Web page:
National regulations governing sickness absence in France require employees within 48 hours to submit a medical certificate, supplied by the individual’s physician, for every day claimed as sickness absence. All EDF-GDF employees receive their salary in full from the employer for every spell of sickness absence, regardless of the length of the spell. Failure to produce a certificate results in loss of pay and may result in disciplinary sanction. All absence spells are recorded and, subsequently, each sickness absence is verified by EDF-GDF company physicians who code the diagnoses using an abridged version of the International Classification of Diseases (ICD), version 9. If required, company physicians may contact the physician treating the employee to verify the diagnosis. The validity of the sickness absence data has been tested and found to be of high quality.21 22
The exposure measure in this study comprises all new medically certified sickness absence spells >7 days over a 3-year exposure window from 1 January 1990 to 31 December 1992. Spells of >7 days that started within the exposure window but extended beyond it were included. Diagnoses in 14 ICD-9 chapters were included in the analyses, with the chapters relating to injury, poisoning and external causes collapsed to form one category: external causes. Absence spells with a diagnosis that fell outside the 14 categories were classified as “Other”, and spells with no diagnosis as “Diagnosis missing”. To be included in a particular diagnostic category, participants had to have at least one new sickness absence spell >7 days for that diagnosis during the 3-year exposure window. The reference group for each diagnostic category was all participants who had no spell >7 days for that specific diagnosis during the exposure window.
All GAZEL participants have been traced for mortality from study entry in 1989. Vital status data are obtained annually from the company. These data are kept up to date by the human resources department and the retirement fund services as they are used to determine receipt of pay or retirement benefits. This study included all deaths between 1 January 1993 and 25 February 2007, a mean of 13.9 years (minimum of <0.1 year to a maximum of 14.2 years).
Analyses were adjusted for age and employment grade in 1990. Employment grade was derived from data supplied by the company and classified for the purposes of this study into three categories: higher (managers), intermediate (technical) and lower grade (clerical and manual). Of the 19 235 participants included in the analyses, data were missing on employment grade for 7 women and 14 men. Average age at start of follow-up was 42.9 (range 37–51) years for women and 45.7 (42–51) years for men. Employment grade was differentially distributed between the sexes. Among women, 426 (8.1%) were in the higher, 3336 (63.3%) the intermediate and 1502 (28.5%) in the lower employment grades. The corresponding figures for men were 4250 (30.4%), 7531 (53.9%) and 2169 (15.5%) respectively.
Participants included in the present study were all 19 235 employees (5271 women and 13 964 men) alive and working for EDF-GDF during the period 1990–1992. Excluded were participants who had died, retired or left the company before 1 January 1993 (343 women and 1047 men) and 21 participants lacking data on employment grade. Over the follow-up period, there were 902 deaths (144 women, 758 men). Cox proportional hazard models were used to calculate hazard ratios (HR) and 95% confidence intervals (95% CI) for all-cause mortality by sickness absence diagnostic category separately for women and men in models adjusted for age, used as a continuous variable, and employment grade. Subsequent analyses examined the independent effect of each sickness absence diagnostic category in analyses simultaneously adjusted for all other sickness absence diagnostic categories, including the “Diagnosis missing” category. All analyses used the SAS 9.1 program.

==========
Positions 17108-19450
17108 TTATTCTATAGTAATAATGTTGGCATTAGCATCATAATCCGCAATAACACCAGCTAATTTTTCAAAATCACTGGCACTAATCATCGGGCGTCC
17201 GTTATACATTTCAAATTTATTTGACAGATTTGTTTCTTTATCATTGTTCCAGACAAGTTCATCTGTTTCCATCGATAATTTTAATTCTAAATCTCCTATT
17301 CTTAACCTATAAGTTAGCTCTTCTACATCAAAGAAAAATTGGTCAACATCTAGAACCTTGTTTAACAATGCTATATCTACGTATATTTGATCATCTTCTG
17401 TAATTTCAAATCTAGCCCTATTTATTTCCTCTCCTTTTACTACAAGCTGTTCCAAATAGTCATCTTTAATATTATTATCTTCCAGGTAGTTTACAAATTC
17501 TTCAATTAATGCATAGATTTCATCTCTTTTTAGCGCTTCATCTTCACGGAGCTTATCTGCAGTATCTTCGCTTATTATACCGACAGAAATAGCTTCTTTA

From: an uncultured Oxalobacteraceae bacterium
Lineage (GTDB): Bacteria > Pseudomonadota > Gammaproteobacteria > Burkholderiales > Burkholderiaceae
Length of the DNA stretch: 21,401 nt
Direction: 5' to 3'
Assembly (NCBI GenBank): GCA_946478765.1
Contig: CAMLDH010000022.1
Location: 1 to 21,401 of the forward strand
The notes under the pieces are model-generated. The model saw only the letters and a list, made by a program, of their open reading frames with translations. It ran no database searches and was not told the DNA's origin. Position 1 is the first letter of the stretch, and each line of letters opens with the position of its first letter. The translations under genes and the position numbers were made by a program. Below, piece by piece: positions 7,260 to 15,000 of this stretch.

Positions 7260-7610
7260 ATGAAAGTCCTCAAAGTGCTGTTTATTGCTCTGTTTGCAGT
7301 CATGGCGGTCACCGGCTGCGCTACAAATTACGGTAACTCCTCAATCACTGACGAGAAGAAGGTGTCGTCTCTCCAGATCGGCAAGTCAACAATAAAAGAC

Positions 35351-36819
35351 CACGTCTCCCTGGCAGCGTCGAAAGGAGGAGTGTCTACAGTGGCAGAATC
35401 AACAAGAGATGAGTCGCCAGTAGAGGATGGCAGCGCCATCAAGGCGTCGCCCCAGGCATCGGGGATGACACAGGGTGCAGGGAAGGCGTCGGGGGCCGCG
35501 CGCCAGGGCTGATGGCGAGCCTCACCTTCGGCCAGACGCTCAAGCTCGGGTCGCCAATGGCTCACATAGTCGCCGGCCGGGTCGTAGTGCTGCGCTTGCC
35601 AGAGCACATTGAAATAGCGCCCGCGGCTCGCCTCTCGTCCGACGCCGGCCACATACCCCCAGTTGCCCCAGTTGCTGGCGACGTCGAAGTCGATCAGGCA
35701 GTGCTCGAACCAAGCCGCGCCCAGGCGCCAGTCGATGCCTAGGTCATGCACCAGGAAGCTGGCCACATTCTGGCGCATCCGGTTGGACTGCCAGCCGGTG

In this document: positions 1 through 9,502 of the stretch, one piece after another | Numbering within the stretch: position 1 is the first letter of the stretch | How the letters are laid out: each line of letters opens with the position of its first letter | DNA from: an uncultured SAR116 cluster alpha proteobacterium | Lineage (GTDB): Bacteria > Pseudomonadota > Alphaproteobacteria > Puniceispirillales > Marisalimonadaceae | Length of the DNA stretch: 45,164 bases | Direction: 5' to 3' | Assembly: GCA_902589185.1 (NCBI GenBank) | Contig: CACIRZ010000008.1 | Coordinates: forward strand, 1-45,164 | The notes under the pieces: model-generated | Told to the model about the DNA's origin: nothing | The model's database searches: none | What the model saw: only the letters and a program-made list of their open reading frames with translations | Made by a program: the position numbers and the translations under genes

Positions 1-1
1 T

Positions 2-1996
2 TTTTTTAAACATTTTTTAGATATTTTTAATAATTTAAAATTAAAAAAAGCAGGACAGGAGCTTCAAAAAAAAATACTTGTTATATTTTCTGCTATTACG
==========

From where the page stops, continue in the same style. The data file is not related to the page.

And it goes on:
Altogether, there were 12 498 sickness absence spells >7 days (5303 in women, 7195 in men). These absences occurred among 7875 (41.0%) of the 19 235 study participants. Absences were approximately evenly divided between spells of 8–14 days (21.6% in women, 26.7% in men) and spells of 15+ days (21.2% in women and 30.5% in men). The distribution of sickness absence spells by diagnostic category and sex is shown in table 1. With the exception of external causes, levels of sickness absence were higher among women than among men in every diagnostic category. Approximately 19% of spells >7 days were lacking a diagnosis in both sexes. Of spells with diagnoses, the most common categories in women were mental disorders (13.8%), musculoskeletal diseases (12.3%), respiratory diseases (10.7%), genitourinary diseases (7.9%) and external causes (7.4%). The most common categories in men were musculoskeletal diseases (17.4%), external causes (16.1%), respiratory diseases (10.3%), mental disorders and digestive diseases (7.5%) and circulatory diseases (6.8%).
Half of the 902 deaths occurred among the 7875 participants with at least one spell of sickness absence >7 days during the exposure window. Table 2 shows the hazard ratio for mortality for each diagnostic category by sex. There is strong evidence of an association with mortality for sickness absence with a diagnosis of neoplasm or endocrine diseases in women, and the indication of an association among women with the diagnosis mental disorders. Most diagnostic categories were associated with mortality in men, with one exception being genitourinary diagnoses. For diseases of the nervous system and sense organs, estimates of mortality risk were similar in both sexes, but numbers of deaths in women were very small. Although hazard ratios in the remaining diagnostic categories appear to differ between the sexes, the interaction term for sex only reached statistical significance at the p<0.05 level for neoplasm, mental disorders and musculoskeletal diseases.